The Moral Libertarian Horizon Wiki

Welcome to the The Moral Libertarian Horizon Wiki

This Wiki is for the discussion and promotion of both liberal thinking in general, and Moral Libertarian ideas in particular. There will be content about the great tradition of liberalism stretching back several centuries, as well as contemporary debates from the Moral Libertarian viewpoint.

How does liberalism's dedication to distributing liberty equally make it a moral ideology? To answer this question, we need to first look at what liberty is. Liberty is the power an individual has over their own actions, their ability to put their ideas into action. Therefore, looking at it from a moral perspective, liberty is moral agency, i.e. the ability to act in accordance with one's moral compass. An equitable distribution of liberty therefore ensures an equitable distribution of moral agency. In this way, liberalism ensures that every individual in society has an equal share of moral agency.

Most importantly, liberalism is the thought system that underlies many assumptions of the Western liberal democratic system, so a healthy appreciation of liberalism is needed to keep the system functional.

In our moral system, the post-Enlightenment Western moral system, it is generally held that people should be entirely responsible for their own actions. Indeed, if this principle does not hold, our whole moral system would collapse. Hence, to be moral, in the context of our code of morality, is to be fully responsible for our own choices, our own decisions, and our own actions, and to make sure that these don’t result in negative outcomes, especially on other people. Our moral system places a particular emphasis on individual accountability and responsibility, and for our moral system to work, our culture and politics must support these notions clearly, and to the fullest extent possible. Furthermore, the individualistic nature of Western morality means that, whenever power is concentrated in a few hands, those few people will exercise their power solely according to their own sense of morality, not because it’s their fault, not because it’s the system’s fault, but because it’s what Western morality actually expects people to do. In this situation, there will inevitably be a lack of moral accountability, which means a lack of moral responsibility.

The Moral Libertarian principle of Equal Moral Agency for every individual is a principle derived from the individual accountability requirements of the Western moral system, and seeks to prevent lack of moral accountability. It ensures, as much as possible, that nobody has moral agency over another person’s actions, and that every person can act according to their own moral agency.

Wiki Rules

Purpose of this Wiki

The purpose of this Wiki is to allow the community to expand on the core ideas of Moral Libertarianism, including those found in the Moral Libertarian Horizon books. Moral Libertarians are encouraged to leave their thoughts on each issue on this Wiki, by leaving comments on the pages. You can also add a new idea, issue or insight, by adding a new page.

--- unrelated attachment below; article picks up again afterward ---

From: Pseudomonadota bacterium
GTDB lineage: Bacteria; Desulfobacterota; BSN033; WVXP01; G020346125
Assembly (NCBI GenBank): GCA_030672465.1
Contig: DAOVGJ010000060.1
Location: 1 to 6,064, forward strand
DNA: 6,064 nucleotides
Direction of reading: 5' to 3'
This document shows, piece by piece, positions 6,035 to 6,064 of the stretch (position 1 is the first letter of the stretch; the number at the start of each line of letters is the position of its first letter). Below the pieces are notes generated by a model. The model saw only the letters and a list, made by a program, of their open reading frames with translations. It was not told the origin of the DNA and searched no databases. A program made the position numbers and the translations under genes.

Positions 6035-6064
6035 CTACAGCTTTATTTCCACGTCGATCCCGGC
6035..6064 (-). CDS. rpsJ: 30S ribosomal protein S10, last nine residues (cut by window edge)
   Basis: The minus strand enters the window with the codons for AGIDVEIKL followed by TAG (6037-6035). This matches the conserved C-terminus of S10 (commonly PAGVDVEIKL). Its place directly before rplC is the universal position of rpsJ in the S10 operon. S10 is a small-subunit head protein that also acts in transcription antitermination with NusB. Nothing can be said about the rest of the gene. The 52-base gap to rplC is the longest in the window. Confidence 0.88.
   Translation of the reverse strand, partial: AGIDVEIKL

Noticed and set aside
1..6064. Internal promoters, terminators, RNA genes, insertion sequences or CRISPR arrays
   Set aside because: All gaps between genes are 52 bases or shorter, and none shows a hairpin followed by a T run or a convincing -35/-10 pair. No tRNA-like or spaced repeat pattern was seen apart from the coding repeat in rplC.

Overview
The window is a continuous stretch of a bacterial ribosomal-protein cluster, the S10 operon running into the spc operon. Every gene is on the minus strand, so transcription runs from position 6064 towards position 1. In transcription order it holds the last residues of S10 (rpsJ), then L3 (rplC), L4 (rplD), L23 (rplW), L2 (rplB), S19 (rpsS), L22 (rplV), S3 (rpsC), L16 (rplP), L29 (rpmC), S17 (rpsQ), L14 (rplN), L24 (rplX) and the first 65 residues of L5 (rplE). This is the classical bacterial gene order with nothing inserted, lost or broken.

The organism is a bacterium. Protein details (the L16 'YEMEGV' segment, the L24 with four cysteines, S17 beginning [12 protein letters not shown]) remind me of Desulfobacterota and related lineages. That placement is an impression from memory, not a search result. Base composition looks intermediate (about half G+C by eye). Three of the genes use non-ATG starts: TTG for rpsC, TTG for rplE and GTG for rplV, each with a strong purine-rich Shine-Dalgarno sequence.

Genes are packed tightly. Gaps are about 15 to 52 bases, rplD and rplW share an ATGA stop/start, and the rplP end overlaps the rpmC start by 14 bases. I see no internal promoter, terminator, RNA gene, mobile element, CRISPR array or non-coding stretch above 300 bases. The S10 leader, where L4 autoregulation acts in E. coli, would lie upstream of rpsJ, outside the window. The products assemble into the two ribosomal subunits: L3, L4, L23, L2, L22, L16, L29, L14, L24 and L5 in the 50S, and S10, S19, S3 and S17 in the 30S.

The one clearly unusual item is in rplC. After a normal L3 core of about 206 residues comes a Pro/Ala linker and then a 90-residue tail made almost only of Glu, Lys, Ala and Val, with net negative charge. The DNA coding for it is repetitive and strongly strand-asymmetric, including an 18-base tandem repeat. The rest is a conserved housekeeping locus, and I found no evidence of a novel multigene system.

If you have something you think should be added, feel free to contribute to any article on this Wiki! We are trying to make it more complete as time goes on.

This is a platform to discuss and refine each idea. Remember to keep the discussions civil and polite.

Part 1: Great Liberal Thinkers

Main article: The Liberal Thinkers Project

John Rawls

John Locke

John Stuart Mill

and more. See the main article.

Part 2: Core Moral Libertarian Ideas

The Moral Libertarian: A Moral Case for Liberty and Liberalism

Moral Libertarian Perspective: Equality of Moral Agency

Moral Libertarian Perspective: Political Leadership is Overrated

Part 3: Moral Libertarianism vs Other Ideologies

Moral Libertarian Perspective: All Social Engineering is Morally Unsound

Moral Libertarian Perspective: Power, Oppression and Liberation

Moral Libertarian Perspective: Genuinely Free Markets are a Moral Imperative

The Moral Libertarian Way to Social Justice

Moral Libertarian Perspective: The Thin vs Thick Libertarianism Debate

Is Moral Libertarianism Compatible with Conservatism?

Should a Moral Libertarian Always Support Smaller Government?

Part 4: Moral Libertarianism in the Contemporary World

Moral Libertarian Perspective: The Question of Private Property

Moral Libertarian Perspective: Why Identity Politics is Often Morally Questionable

Moral Libertarianism is a Cultural Movement

Moral Libertarians should Fight Political Correctness from both Left and Right

The Moral Libertarian Case Against Victim Mentality

It Takes Bravery and Commitment to be a Moral Libertarian

The Books

The Moral Libertarian Idea (2020) by TaraElla

A Theory of Justice (1971) by John Rawls

Anarchy, State, and Utopia (1974) by Robert Nozick

The Road to Serfdom (1944) by Friedrich Hayek

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